Copyright Exigent Ventures Ltd 2010-16

Managing high growth
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Over recent weeks I've seen many businesses fall into this trap and rely on what I think is the world worst sales qualification question. It seems to be especially prevalent in micro businesses and in the creative industries.

In my opinion sales qualification is one of the most important aspects of closing sales. Unfortunately these days most experts seem to concentrate on closing, however proper sales qualification makes sales closing easier. Good sales qualification will help you identify early in the sales cycle those prospects most likely to commit to buy from you, and at the same time help you shorten the sales cycle. Something that we all want. Poor sales qualification, by contrast, results in the opposite leading to a lot of wasted effort and fewer sales.

As we emerge our sluggish economy the number of sales opportunities increases as potential buyers prepare to invest. As providers of products and services we enjoy more sales conversations unfortunately this new found wealth of prospects is often ruined by one single question which kills time and is our own work creation scheme. On the face of it this question seems quite sensible and for the inexperienced sales person a good one. Nothing can be further from the truth.

The culprit for this colossal waste of time? The question "Can I write you a proposal".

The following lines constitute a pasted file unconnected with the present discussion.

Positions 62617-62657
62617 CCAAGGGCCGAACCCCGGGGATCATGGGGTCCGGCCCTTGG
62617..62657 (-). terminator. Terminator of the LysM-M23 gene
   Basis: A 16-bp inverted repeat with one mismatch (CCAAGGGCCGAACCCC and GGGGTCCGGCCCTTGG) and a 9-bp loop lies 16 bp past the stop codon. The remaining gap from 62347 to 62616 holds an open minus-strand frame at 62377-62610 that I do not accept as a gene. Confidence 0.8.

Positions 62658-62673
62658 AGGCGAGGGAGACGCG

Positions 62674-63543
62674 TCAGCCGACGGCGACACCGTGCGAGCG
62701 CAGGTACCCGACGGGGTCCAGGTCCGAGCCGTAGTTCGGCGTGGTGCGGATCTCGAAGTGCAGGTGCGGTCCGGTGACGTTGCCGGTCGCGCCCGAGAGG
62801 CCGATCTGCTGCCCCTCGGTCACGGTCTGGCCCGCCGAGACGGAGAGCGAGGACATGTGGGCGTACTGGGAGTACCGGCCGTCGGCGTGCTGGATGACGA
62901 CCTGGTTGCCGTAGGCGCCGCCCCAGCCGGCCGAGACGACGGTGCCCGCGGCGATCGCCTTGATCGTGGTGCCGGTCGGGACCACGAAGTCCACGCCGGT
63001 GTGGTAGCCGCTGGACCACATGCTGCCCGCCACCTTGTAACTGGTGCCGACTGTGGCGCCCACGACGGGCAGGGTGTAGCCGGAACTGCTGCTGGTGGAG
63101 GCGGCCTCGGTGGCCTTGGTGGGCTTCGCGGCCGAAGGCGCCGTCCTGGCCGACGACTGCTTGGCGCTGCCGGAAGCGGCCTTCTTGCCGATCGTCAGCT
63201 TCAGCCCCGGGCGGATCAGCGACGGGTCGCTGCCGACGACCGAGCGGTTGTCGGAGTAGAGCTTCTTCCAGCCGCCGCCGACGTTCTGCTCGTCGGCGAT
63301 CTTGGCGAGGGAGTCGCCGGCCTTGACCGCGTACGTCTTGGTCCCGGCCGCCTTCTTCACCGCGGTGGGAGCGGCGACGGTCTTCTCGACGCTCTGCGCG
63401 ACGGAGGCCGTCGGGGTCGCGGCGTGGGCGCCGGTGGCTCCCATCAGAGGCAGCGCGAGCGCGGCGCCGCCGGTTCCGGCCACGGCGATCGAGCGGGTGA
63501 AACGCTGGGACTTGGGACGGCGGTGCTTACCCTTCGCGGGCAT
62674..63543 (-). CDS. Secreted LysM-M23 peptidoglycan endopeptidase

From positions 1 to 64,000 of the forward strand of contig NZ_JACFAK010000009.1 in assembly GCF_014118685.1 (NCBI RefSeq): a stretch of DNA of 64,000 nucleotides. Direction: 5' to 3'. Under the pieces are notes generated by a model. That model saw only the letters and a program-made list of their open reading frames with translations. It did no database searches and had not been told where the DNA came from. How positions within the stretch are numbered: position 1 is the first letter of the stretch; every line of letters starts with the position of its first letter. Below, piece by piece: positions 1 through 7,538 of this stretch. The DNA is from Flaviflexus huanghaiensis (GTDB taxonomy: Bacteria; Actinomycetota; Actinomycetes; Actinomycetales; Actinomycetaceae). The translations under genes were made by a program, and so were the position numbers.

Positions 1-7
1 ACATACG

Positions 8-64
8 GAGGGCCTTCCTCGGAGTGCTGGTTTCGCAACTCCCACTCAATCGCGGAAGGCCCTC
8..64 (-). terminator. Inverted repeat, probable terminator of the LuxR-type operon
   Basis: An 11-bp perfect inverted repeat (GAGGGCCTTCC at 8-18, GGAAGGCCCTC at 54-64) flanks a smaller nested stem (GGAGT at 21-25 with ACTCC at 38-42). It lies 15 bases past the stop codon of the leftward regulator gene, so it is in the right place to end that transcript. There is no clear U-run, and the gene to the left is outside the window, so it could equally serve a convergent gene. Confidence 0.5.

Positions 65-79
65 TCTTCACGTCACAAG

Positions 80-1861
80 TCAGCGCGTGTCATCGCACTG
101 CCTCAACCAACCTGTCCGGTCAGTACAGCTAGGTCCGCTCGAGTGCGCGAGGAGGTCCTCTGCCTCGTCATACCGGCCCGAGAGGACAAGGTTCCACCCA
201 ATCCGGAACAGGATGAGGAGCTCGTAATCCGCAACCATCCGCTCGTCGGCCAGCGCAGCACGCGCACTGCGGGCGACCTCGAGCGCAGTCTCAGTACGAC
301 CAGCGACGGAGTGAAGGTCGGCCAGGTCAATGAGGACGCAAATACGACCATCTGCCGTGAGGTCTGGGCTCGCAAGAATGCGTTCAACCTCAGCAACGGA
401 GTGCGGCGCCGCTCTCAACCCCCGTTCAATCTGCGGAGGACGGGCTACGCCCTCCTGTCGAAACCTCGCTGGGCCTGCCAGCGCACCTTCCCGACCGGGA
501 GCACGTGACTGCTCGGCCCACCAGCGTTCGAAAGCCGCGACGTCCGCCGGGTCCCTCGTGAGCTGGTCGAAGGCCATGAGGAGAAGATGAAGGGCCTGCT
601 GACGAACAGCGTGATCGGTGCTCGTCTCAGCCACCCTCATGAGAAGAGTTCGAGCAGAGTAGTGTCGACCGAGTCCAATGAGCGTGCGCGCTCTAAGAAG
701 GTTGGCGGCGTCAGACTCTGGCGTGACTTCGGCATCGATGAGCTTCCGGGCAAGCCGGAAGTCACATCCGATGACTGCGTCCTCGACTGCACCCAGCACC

Why? The answer to this question is almost invariably "yes" so off you go thinking that you’ve progressed the sale because they want you to write a proposal. In reality you've done no such thing. Ask anyone if you can write them a proposal, ask your mates, your competition even the bloke on the corner, they'll all say yes because that question means nothing. Knock yourself out, write me a proposal, in fact send me three because that question commits me to absolutely nothing but creates a whole lot of work for you. What you have really asked me for is my permission to let you rush off and write something, so why I shouldn’t say yes? It has not tested in any way at all, my desire to purchase from you.

The result from his single question is many fruitless hours putting together proposals in which your potential buyers have absolutely Zero interest. That's why its such a poor question.

If you can't resist asking this question, then at least have a good follow up question. This follow up question will help you stop becoming a work creation scheme. It goes like this "Thanks for allowing me to provide you with a proposal, can we arrange a short meeting in a couple weeks time to review it"? If and only if they agree to that meeting is it worth your while writing them a proposal.

The next time you are tempted to ask a prospect "Can I write you a proposal?" remember on its own it’s probably the worlds’ worst sales qualification question. So don't waste your or your sales teams’ time pointlessly knocking out proposals, get a commitment from your prospect first.


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